The illustrated embodiments achieve this result by partitioning the air spring (more generally, “gas spring”) into two separate partial volumes. The two partial volumes are connected by a sealed passage which is selectively opened or closed by turning an external knob. Turning the knob rotates a cam which desirably is in contact with a cam follower. The cam follower then preferably moves a check ball up or down, causing the ball to either seat on or unseat from, respectively, a seal in the connecting passage
When the check ball is seated, the passage is closed and air flow from the first partial volume to the second partial volume is blocked. This isolates the second partial volume and prevents it from physically participating as a part of the air spring upon compression of the suspension. As is well-known in the art, air spring characteristics depend upon the initial pressure and volume characteristics of the air spring. When the total initial volume is effectively reduced, as occurs here when the passage leading to the second partial volume is blocked, the air spring characteristic (“spring curve”) becomes firmer.
When the check ball is unseated, the passage is open and air flow between the two partial volumes is unrestricted. This, of course, makes both partial volumes physically available to the air spring, and results in greater total initial volume and a softer air spring characteristic.
A preferred embodiment is an air spring for a two wheeled vehicle. The air spring being positionable between a vehicle sprung mass and a vehicle wheel. The air spring includes an air cylinder closed at one end and connectable to one of a vehicle sprung mass and a vehicle wheel. A piston is in axially-slidable engagement with the air cylinder and is connectable to the other of a vehicle sprung mass and a vehicle wheel. A partitioning member is positioned within the cylinder and at least partially divides the cylinder into a primary air chamber and a secondary air chamber. A passage connects the primary air chamber and the secondary air chamber and a valve assembly is configured to selectively permit air flow through the passage.
Another preferred embodiment is a gas spring assembly including a body portion and a shaft portion. The shaft portion is telescopingly engaged with the body portion. A piston is carried by the shaft portion and cooperates with the body portion to define a variable volume first gas chamber. One of the shaft portion and the body portion at least partially defines a second gas chamber. A valve assembly is positionable in a first position and a second position. In the first position, the valve assembly substantially prevents communication between the first gas chamber and the second gas chamber and in the second position, the valve assembly permits communication between the first gas chamber and the second gas chamber.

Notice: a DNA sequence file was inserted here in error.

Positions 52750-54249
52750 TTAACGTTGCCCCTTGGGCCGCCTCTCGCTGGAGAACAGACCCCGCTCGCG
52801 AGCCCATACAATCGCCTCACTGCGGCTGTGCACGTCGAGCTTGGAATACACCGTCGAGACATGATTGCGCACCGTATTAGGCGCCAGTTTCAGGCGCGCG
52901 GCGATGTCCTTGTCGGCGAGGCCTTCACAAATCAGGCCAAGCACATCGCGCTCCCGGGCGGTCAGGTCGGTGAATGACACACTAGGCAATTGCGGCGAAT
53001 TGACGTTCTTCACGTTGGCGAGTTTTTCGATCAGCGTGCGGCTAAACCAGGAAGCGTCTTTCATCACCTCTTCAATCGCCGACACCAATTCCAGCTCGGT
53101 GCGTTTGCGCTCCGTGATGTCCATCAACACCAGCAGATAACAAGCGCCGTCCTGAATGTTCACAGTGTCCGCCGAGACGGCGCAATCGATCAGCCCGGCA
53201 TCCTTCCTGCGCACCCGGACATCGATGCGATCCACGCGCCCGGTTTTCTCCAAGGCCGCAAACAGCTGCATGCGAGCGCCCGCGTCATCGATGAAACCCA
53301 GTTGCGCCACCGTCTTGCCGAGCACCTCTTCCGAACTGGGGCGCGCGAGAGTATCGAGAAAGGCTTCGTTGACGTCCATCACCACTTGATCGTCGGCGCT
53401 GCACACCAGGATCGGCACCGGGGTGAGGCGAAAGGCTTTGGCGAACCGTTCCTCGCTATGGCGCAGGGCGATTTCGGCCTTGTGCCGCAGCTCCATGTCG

Another aspect of the present invention involves a front suspension fork assembly positionable on a bicycle. The front fork assembly includes a gas spring assembly having a body portion and a shaft portion. The shaft portion is telescopingly engaged with the body portion. A piston is carried by the shaft portion and cooperates with the body portion to define a variable volume first gas chamber. One of the shaft portion and the body portion at least partially defines a second gas chamber. A valve assembly is positionable in a first position and a second position. In the first position, the valve assembly substantially prevents communication between the first gas chamber and the second gas chamber and in the second position, the valve assembly permits communication between the first gas chamber and the second gas chamber. The valve assembly is movable between the first position and the second position by an actuator positioned to be accessible to a hand of a rider of the bicycle while riding.
The prior-art integrated suspension unit 100 of
The typical prior-art integrated suspension unit 100 as shown in
Still referring to
In particular, it is well-known that without the counteracting force produced by the negative air chamber 136, which rapidly increases as the shock absorber approaches full extension and the volume of the negative air chamber 136 rapidly decreases, the initial portion of the spring curve (“spring preload”) would be quite stiff. Thus, an undesirably large beginning force would be required to initiate the first portion of travel from full extension.
Typical spring curves produced with and without the negative air chamber 136 are illustrated in
The positive air chamber 128 is pressurized via the air valve 112. As is typical, an air passage (not shown) is drilled in the upper eyelet housing 116, and leads from the air valve 112 to the positive air chamber 128.
The negative air chamber 136 is pressurized via a transfer port 132. Transfer occurs at that pre-determined point near the beginning of suspension travel where the transfer port 132 bridges the positive/negative seal assembly 130, as depicted in
The positive/negative seal assembly 130 provides a moving seal between the positive air chamber and the negative air chamber and seals at all times except when bridged by the transfer port 132. The inside bore of the air cylinder 126 is burnished or otherwise finished to provide a smooth, low-friction surface which seals well.